Volume 33, Issue S1 p. 845.12-845.12
Physiology
Free Access

Hypoxic Pulmonary Endothelial Cells Release Epidermal Growth Factor which Results in Vascular Smooth Muscle Cell Arginase 2 Expression and Proliferation

Caitlyn M Pool

Caitlyn M Pool

Center for Perinatal Research, Nationwide Children's Hospital, Columbus, OH

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Yi Jin

Yi Jin

Nationwide Children's Hospital, Columbus, OH

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Jennifer K Trittmann

Jennifer K Trittmann

Nationwide Children's Hospital, Columbus, OH

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Bernadette Chen

Bernadette Chen

Nationwide Children's Hospital, Columbus, OH

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Yusen Liu

Yusen Liu

Nationwide Children's Hospital, Columbus, OH

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Leif D Nelin

Leif D Nelin

Nationwide Children's Hospital, Columbus, OH

Pediatrics, The Ohio State University, Columbus, OH

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First published: 01 April 2019
Citations: 1

Abstract

The hallmark of pulmonary hypertension (PH) is vascular remodeling leading to alterations in hemodynamics and vasoreactivity. Endothelial cells (EC) are central in the response of a vessel to stimuli associated with PH. EC can proliferate contributing to vascular remodeling, but likely a more important role of EC is the release of factors that induce proliferation in the underlying smooth muscle cells (SMC) leading to intimal thickening. Hypoxia is associated with the development of PH in certain human diseases. We have previously shown that human pulmonary microvascular EC (hPMVEC) respond to hypoxia with proliferation that is dependent on arginase 2 up-regulation. This arginase 2 up-regulation is mediated by the release of epidermal growth factor (EGF) and resultant activation of EGF receptors (EGFR) on hPMVEC. We hypothesized that the release of EGF by hPMVEC would also result in proliferation of human pulmonary arterial SMC (hPASMC) via EGFR-mediated arginase 2 up-regulation. To test this hypothesis, we used conditioned media (CM) from hPMVEC grown either in normoxia or hypoxia to study the role of EGF released by hPMVEC on the regulation of arginase 2 and proliferation in hPASMC. When hPASMC were grown with CM from hypoxic hPMVEC there was a 9-fold induction of arginase 2 protein levels and more than a doubling of viable hPASMC numbers compared to hPASMC grown with CM from normoxic hPMVEC. In another experiment, hPVMEC were transfected with a scramble siRNA (scramble) or an siRNA against EGF (siEGF) and then the hPMVEC placed in hypoxia to generate conditioned media. In the hPASMC treated with the CM from siEGF-treated hypoxic hPMVEC there were lower levels of arginase 2 protein than in the hPASMC grown in CM from hPMVEC grown in normoxia; and substantially less arginase 2 than in hPASMC treated with CM from hypoxic hPMVEC treated with scramble. Furthermore, hPASMC treated with hypoxic CM from siEGF-treated hPMVEC had substantially lower viable cell numbers than in hPASMC treated with hypoxic CM from scramble-treated hPMVEC. When hPASMC were treated with hypoxic CM from hPMVEC the addition of an EGF neutralizing antibody to the CM prevented the increase in viable cell numbers seen with hypoxic CM. When hPASMC were transfected with siRNA against EGFR and then treated with hypoxic CM from hPMVEC the hypoxia-induced increase in arginase 2 protein levels and viable cell numbers were prevented. These data demonstrate that hPMVEC release EGF, which can activate EGFR on hPASMC to induce arginase 2 protein expression and increase viable cell numbers. We speculate that EGF neutralizing antibodies or EGFR blocking antibodies are potential therapeutics to prevent and/or attenuate the vascular remodeling seen in PH associated with hypoxia.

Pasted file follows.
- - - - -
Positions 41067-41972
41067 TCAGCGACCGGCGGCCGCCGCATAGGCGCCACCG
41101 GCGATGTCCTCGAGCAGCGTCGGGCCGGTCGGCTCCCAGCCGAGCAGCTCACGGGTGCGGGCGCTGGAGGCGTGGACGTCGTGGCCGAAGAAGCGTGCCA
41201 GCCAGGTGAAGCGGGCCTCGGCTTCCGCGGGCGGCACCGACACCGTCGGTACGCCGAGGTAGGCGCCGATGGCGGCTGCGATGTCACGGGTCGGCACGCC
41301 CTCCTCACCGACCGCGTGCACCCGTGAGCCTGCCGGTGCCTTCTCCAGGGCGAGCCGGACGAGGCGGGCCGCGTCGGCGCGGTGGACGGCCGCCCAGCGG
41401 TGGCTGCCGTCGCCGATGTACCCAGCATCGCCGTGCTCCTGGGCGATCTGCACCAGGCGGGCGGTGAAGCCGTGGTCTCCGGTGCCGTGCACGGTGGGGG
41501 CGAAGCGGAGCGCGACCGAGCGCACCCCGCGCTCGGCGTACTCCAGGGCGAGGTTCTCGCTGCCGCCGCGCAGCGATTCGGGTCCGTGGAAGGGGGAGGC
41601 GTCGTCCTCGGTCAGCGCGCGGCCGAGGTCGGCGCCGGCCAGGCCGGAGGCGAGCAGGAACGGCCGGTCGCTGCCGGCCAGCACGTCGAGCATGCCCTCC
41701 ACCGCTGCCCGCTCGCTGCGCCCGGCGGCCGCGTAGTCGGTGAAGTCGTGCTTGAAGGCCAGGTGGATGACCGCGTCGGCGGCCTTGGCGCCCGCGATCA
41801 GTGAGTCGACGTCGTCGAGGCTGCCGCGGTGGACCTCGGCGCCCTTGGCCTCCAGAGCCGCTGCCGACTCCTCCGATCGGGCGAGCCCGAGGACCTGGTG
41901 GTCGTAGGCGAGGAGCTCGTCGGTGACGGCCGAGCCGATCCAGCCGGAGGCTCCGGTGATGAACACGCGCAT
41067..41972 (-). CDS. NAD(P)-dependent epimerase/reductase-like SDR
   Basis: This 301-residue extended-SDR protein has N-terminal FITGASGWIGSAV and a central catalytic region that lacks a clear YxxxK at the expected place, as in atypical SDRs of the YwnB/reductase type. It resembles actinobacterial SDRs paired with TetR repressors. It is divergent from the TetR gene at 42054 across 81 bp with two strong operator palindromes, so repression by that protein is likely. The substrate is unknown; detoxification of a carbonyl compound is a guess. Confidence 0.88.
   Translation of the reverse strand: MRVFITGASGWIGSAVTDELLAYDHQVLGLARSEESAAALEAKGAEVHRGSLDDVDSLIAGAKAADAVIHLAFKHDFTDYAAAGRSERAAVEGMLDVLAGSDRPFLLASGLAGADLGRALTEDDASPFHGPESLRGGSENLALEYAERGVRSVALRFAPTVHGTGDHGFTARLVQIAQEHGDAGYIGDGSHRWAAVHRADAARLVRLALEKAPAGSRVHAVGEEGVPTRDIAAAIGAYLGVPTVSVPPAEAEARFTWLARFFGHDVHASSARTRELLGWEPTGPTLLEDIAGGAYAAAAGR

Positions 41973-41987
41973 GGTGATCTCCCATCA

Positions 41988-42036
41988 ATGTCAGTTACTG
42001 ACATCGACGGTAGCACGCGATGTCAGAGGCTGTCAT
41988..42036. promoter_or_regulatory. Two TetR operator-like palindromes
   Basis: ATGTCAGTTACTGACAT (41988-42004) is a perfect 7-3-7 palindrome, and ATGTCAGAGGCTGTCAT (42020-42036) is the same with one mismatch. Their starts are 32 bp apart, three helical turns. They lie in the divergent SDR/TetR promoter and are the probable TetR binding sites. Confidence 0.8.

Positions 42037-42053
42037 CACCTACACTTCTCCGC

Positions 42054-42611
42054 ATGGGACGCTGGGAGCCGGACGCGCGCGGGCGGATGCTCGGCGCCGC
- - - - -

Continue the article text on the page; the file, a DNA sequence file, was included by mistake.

This abstract is from the Experimental Biology 2019 Meeting. There is no full text article associated with this abstract published in The FASEB Journal.